For the first time, Japan will be using facial recognition technology to enhance security during a government-sponsored event. Government officials and journalists attending Emperor Akihito’s 30th anniversary ceremony at Tokyo’s National Theatre will need to register images of their faces ahead of the event on February 24th. Those images will then be matched with the real faces of guests by a facial recognition system prior to entry.
The Japan Times reports that the move is intended to streamline the identification process and minimize the threat of terrorism. Upward of 1,000 people are expected to attend, though higher-level politicians such as cabinet ministers and the heads of municipal governments will be exempt from the facial recognition screening.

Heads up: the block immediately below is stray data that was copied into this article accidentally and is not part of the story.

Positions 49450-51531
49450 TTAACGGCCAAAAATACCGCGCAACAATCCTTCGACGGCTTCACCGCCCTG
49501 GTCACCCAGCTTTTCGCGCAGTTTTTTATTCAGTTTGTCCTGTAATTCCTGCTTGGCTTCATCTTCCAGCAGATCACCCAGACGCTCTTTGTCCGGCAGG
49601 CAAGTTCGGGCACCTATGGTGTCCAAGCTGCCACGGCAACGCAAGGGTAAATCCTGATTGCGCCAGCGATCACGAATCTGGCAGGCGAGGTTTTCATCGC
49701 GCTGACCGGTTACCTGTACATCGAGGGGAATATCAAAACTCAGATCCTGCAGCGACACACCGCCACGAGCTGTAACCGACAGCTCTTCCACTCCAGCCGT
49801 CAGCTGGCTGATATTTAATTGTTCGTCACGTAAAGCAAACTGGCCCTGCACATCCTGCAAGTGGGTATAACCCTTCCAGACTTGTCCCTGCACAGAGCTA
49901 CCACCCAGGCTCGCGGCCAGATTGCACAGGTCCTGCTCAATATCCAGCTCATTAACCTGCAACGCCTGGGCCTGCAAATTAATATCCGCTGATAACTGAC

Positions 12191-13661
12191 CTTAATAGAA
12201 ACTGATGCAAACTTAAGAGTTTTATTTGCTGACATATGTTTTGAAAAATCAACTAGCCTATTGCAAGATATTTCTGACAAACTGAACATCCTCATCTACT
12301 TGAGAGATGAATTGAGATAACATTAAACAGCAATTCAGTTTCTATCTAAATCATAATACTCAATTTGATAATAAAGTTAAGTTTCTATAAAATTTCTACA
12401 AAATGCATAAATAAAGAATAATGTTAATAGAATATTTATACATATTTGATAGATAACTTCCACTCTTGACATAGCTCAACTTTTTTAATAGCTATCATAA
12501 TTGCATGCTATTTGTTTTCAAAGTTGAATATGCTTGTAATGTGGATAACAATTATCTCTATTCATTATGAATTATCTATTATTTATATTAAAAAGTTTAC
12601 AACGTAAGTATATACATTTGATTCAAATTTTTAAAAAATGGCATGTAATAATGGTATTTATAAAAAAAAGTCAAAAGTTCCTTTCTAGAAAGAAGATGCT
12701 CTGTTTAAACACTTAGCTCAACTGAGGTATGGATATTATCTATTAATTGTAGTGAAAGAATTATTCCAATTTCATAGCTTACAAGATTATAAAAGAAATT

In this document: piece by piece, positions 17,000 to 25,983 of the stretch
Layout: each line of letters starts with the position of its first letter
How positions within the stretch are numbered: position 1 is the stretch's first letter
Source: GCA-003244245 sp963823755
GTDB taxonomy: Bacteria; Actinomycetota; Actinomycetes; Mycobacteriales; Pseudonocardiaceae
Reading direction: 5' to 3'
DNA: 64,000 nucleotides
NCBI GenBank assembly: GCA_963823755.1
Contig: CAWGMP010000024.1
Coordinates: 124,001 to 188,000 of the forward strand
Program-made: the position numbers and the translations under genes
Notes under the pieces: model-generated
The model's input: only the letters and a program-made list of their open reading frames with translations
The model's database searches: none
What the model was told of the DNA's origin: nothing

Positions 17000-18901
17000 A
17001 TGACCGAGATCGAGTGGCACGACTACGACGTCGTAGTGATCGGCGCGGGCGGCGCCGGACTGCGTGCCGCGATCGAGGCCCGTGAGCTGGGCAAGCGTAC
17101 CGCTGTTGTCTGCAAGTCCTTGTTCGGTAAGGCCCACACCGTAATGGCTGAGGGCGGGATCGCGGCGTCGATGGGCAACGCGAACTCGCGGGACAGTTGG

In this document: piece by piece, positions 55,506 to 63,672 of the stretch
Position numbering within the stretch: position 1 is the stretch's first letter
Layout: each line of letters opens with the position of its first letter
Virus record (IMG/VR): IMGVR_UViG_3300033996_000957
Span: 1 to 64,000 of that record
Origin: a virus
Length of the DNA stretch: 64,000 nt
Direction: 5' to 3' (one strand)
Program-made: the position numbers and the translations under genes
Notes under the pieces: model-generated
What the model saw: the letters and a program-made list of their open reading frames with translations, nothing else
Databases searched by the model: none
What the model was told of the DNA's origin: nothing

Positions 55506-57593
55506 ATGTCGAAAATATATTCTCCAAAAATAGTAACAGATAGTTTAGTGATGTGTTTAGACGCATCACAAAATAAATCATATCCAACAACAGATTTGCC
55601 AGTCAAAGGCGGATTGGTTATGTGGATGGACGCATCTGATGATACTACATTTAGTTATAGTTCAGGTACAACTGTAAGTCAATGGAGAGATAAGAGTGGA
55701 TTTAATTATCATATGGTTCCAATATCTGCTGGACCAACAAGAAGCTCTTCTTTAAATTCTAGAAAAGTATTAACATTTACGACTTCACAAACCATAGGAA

Japan has already announced plans to use a similar facial recognition system for entry during the Tokyo Olympics, making the ceremony for the emperor a trial run for the enhanced security measures. If all goes well, the government will use the system again at an event for the incoming Crown Prince Naruhito on October 22nd (Emperor Akihito is scheduled to end his 30-year reign on April 30th).
Facial recognition technology can currently be found in Japanese airports, casinos, and ATMs. The latest news indicates that the Japanese government is still bullish on the potential for biometric identification.
Source: The Japan Times
February 20, 2019 – by Eric Weiss